Thus, chastity is much more than “not doing it.” Chastity before and fidelity within marriage is the best path to ecstasy.

If you have been burned by the COSMO world, or if you are a young adult contemplating your path through our sex-is-everything culture I want to offer you a better way. In fact, I want to offer you a better world.

Married men and women have a better, more consistent sexual experience over the whole course of their lives than unmarried people. The statistics are available to anyone who wants to look, so I won’t spend any time there.[1] Instead here are seven reasons married sex is best.

First, married sex is richer because it can afford to be completely emotionally vulnerable, no fear of being left behind. The deeper the vulnerability the greater the ecstasy, but vulnerability requires levels of trust unavailable to the uncommitted.

Sex can be separated from vulnerability. People do it all the time. But they are missing at least half of the experience, probably more. Many things happen in the marriage, and in the marriage bed before and after lovemaking, that bind husband and wife together heart and soul. Unmarried sex is as risky to the heart as it is to the body, the emotional equivalent of trapeze work without a net. The marriage covenant makes both people more secure, willing to take greater emotional risks and gather its deeper sensual rewards.

Second, married sex is more generous. It is about giving pleasure as much or more than getting it. The marriage covenant fulfills our longing for existential meaning by giving our lives a higher purpose: The good of our mates and our families. Each person is already committed via a covenant spoken before God, to the death, to the other’s well being. That commitment reshapes the entire approach to lovemaking into an act of service, a free act of self-giving. Paradoxically, as Jesus taught, the more we give of ourselves the more we get in return.

Third, married sex preserves dignity. Each one honors the other and doesn’t push them to places where they don’t want to go. Married sex protects our dignity from the pornographization of everything. We treat each other as whole persons rather than objects that exist solely for individual gratification.

Fourth, married sex comes without shame before others and without guilt before God. Our cultural moment has managed to dull this sense of accountability to our creator, but it is not extinct. It is still common for unmarried people to keep the sexual nature of their relationship secret and un-celebrated. Yet celebration attends every wedding and none greater than the departure for the honeymoon where everyone in attendance knows what’s coming next.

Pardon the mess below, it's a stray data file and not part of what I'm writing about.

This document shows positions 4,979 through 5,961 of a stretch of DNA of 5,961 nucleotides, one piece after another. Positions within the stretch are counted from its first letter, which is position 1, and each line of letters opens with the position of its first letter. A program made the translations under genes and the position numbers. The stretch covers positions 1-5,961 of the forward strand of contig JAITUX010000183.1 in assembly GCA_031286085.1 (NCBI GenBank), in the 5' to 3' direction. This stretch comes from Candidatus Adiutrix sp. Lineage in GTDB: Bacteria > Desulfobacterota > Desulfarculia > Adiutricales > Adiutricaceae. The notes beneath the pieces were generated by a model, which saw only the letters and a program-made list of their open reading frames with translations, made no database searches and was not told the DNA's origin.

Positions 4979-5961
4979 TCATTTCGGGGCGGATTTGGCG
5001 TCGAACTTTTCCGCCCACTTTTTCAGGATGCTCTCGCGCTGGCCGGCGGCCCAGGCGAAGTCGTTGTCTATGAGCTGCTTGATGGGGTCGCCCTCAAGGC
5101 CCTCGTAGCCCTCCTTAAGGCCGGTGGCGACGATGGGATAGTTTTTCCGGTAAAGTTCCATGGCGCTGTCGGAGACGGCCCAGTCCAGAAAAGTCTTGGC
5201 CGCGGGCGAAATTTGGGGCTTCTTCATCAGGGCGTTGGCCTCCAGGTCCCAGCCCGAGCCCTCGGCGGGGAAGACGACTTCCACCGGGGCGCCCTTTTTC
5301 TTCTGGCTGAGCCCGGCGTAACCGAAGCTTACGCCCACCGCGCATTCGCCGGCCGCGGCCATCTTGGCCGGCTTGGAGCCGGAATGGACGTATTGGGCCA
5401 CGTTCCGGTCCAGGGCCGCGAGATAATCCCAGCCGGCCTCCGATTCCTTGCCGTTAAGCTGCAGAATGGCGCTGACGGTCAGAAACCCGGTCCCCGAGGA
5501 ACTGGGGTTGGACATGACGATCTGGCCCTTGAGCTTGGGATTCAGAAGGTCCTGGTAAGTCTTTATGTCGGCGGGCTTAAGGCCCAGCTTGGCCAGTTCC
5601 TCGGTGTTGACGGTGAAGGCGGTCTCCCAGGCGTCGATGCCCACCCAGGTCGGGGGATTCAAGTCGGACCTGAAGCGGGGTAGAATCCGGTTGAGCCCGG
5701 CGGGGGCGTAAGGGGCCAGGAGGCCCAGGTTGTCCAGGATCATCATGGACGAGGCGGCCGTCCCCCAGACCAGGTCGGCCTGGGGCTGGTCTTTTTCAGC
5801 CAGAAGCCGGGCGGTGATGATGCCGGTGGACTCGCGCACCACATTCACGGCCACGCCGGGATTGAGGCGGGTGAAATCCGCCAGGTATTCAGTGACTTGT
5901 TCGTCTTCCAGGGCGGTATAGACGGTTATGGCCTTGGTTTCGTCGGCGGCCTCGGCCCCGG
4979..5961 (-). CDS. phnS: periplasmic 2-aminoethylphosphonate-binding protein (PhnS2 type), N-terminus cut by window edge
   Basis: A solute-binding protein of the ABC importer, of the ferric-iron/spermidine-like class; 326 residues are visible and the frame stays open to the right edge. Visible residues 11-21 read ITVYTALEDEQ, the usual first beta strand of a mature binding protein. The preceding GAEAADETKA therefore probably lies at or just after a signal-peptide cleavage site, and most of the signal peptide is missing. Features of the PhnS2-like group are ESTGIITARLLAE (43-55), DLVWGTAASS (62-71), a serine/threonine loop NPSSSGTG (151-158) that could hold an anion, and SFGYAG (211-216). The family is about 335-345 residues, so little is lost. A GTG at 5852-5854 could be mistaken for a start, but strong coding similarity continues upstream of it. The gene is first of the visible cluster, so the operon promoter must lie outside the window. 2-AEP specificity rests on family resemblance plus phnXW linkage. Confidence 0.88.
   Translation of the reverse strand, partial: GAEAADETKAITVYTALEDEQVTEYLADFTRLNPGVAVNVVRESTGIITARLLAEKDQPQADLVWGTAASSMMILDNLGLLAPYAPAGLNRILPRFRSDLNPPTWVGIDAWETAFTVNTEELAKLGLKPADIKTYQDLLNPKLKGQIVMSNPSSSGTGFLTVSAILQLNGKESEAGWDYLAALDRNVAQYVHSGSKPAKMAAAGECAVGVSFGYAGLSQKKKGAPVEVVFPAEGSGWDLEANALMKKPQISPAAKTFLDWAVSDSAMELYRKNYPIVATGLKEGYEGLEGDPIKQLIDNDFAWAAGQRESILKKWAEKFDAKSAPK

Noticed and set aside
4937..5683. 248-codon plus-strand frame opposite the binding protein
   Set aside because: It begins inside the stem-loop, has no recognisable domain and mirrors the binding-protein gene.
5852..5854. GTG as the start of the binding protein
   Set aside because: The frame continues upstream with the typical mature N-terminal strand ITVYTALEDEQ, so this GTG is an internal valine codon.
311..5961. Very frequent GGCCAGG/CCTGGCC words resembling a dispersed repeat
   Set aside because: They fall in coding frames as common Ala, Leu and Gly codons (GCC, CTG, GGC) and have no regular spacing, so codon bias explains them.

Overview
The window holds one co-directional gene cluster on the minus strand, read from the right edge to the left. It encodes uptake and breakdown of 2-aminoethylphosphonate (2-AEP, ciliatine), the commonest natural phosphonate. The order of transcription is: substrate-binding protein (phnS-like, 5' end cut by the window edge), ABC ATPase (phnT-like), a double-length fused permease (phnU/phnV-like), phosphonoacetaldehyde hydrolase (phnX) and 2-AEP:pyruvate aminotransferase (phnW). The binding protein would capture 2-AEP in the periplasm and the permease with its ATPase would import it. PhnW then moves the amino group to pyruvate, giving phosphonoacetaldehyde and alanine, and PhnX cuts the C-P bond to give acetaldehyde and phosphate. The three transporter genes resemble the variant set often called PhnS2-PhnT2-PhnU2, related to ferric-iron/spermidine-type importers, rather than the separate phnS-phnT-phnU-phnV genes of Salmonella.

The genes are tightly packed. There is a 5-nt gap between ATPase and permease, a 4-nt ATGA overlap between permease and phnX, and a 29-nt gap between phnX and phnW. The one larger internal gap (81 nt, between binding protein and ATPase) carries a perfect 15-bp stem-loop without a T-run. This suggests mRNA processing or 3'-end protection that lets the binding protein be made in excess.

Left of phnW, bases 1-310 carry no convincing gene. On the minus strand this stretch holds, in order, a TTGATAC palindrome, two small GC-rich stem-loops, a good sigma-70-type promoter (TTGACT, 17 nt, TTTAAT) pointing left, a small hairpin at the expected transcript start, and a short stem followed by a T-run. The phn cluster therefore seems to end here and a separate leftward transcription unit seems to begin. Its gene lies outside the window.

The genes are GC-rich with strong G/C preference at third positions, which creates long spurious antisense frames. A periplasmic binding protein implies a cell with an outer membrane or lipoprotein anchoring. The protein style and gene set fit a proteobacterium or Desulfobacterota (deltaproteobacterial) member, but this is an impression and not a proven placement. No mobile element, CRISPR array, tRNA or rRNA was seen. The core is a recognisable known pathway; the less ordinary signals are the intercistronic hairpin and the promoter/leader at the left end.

Fifth, married sex is spiritually deeper, if the couple are believers, than even the emotional depths mentioned in number one. The Apostle Paul hinted at the spiritual dimension in Ephesians chapter five saying, “Therefore a man shall leave his father and mother and hold fast to his wife, and the two shall become one flesh.” This mystery is profound, and I am saying that it refers to Christ and the church.[2] The marriage bed foreshadows the great consummation of the ages in profoundly mysterious ways. The exquisite joy, the honor, security, and oneness we find there is merely the overture of the grand symphony we will join when he returns for his bride, the Church.

Sixth, married sex preserves the neuro-chemical high. The delicate interchange of pheromones, hormones, and neurotransmitters that fire during the act of marriage — oxytocin, nor epinephrine, serotonin, adrenaline and dopamine — along with all the neural pathways of ecstasy God designed for our good create chemical bonds between lovers broken only at great cost. That is why so many of our love songs are about the pain of loss. Multiple liaisons, no matter how greatly lauded in popular entertainment, dull those neural networks, reducing something exquisite into ordinariness and diluting the power of the chemical bond which is one of the factors driving people into stranger and kinkier attempts to reclaim the ecstasy of their first encounters.

Seventh, married sex rejoices in life. It doesn’t resent children and try to get rid of them, it celebrates children as what they really are: the incredible gift of co-creation with our loving father, the fruit of love that comes from love.

No doubt I’ve raised many questions. But this post is too long and the topic is too broad and I don’t want to linger on it, so I’ve listed resources that have been helpful to me below[3]. However, if you would like to know more I’m happy to help.

For too long preachers like me have cursed the darkness of our sexual brokenness.  We need to turn on the light. I hope this post has done that for you.